The four trends powering growth in ETFs

It’s a challenge, but a good challenge. Which of four trends that are powering the exchange-traded fund industry is going to be the most powerful?

Trend trackers: panellists discuss the areas with the greatest potential. (From left to right) Rachel Lord, Isabelle Bourcier, Fannie Wurtz, Deborah Yang and Sau Kwan

Trend trackers: panellists discuss the areas with the greatest potential. (From left to right) Rachel Lord, Isabelle Bourcier, Fannie Wurtz, Deborah Yang and Sau Kwan

That was the question facing a big-name panel at the ninth annual Inside ETFs conference in Amsterdam on June 14. It’s a sign of the industry’s almost boundless potential for growth beyond its current global $ 3.1 trillion that the speakers struggled to agree on which factor was going to be most beneficial.

Robo-advice access

The first force that could produce a surge in assets is robo-advice – systems that could analyse retail clients’ savings needs and risk profiles and generate custom portfolios built out of ETFs. Already being offered by startups such as Nutmeg, there’s potential for a real lift-off if big banks or asset managers wade in. Panel moderator Deborah Fuhr, managing director and founder of ETFGI, asked the leaders how they saw the latest disruptor to the finance industry working for ETFs.

Rachel Lord, head of Emea for BlackRock’s iShares, the biggest ETF provider in the region, said: “Robo-advice will fill a gap and we think it is a good thing. Using scale and technology, it will reduce the cost of advice for clients.”

Isabelle Bourcier, global head of ETF and index solutions at BNP Paribas, said: “I am a strong believer in robo-advice. It is a good way to access investment options. When I see how retail investors are served at the moment, it’s a pity. For many of them, robo is the only way they can access advice.”

Bourcier said robo-advisers were another distribution platform for ETFs that would help drive products, which had traditionally been the domain of the institutional market, towards retail customers.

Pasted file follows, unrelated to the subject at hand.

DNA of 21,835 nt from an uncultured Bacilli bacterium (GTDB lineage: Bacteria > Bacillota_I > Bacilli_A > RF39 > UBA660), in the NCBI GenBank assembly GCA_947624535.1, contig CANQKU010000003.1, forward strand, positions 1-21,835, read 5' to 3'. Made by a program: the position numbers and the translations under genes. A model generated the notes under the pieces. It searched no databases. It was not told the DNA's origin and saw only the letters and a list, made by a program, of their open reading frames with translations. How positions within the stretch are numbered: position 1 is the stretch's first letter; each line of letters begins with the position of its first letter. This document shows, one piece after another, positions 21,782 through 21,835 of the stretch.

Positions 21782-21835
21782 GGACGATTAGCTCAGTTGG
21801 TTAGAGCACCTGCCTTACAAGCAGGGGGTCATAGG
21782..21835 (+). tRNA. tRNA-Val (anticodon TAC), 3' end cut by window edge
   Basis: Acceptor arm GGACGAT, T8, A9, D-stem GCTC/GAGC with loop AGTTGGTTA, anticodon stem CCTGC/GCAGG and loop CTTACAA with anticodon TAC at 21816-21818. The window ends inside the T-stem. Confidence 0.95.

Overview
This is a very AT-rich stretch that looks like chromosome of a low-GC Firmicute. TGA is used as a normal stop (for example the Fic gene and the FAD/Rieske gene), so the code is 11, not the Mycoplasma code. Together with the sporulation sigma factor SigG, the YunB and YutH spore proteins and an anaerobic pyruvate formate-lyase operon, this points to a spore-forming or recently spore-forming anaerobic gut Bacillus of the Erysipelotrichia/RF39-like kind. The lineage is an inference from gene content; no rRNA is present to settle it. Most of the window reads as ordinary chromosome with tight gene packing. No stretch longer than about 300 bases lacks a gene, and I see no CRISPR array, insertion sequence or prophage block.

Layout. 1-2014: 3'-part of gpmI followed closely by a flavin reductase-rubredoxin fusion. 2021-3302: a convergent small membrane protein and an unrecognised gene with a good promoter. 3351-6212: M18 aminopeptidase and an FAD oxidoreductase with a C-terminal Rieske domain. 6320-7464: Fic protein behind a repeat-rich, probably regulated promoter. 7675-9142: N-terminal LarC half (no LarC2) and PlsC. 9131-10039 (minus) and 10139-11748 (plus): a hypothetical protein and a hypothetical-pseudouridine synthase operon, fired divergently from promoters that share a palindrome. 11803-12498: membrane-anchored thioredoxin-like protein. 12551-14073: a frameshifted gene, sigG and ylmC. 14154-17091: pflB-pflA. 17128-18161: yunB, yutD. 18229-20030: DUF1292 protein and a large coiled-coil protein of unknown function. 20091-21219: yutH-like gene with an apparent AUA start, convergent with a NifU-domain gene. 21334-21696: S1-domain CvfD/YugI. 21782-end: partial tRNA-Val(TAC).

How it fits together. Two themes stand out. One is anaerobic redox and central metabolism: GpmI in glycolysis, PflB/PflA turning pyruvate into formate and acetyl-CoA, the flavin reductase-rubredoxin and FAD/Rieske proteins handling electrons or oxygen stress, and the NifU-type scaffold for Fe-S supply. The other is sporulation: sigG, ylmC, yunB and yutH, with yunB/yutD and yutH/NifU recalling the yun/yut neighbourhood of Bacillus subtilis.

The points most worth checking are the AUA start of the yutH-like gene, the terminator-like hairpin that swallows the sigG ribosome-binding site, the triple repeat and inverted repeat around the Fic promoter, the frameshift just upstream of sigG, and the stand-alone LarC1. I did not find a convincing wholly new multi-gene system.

However, Fuhr asked the panel if they were concerned that customers would not trust computers with their financial health.

Lord said: “If people do not completely trust a computer, it is probably a good thing. I think we will end up with a hybrid model based on an algorithm for asset allocation, but customers will still want to speak to someone they can trust.”

Away from retail investment, Fannie Wurtz, managing director in indexing and smart beta at Amundi, said ETF providers had a challenge to get existing institutional investors to adapt how they used these vehicles – another area of growth potential.

Wurtz said: “Some 70% of 200 institutional investors in Europe use ETFs, we need to work with them to change some of the tools they currently use and replace them with ETFs.”

Wurtz said these investors had traditionally purely invested in equities and bonds through these index-based products, whereas there was a growing argument for them to swap out some of their derivatives and hedging tools – such as futures – and replace them with ETFs. She added that some had already started to switch.

Product innovation

Product innovation would be key to accessing new areas of an existing client’s portfolio – as well as attracting new ones – the panel agreed, and with active managers’ performance often falling below expectations, the time is right to pounce.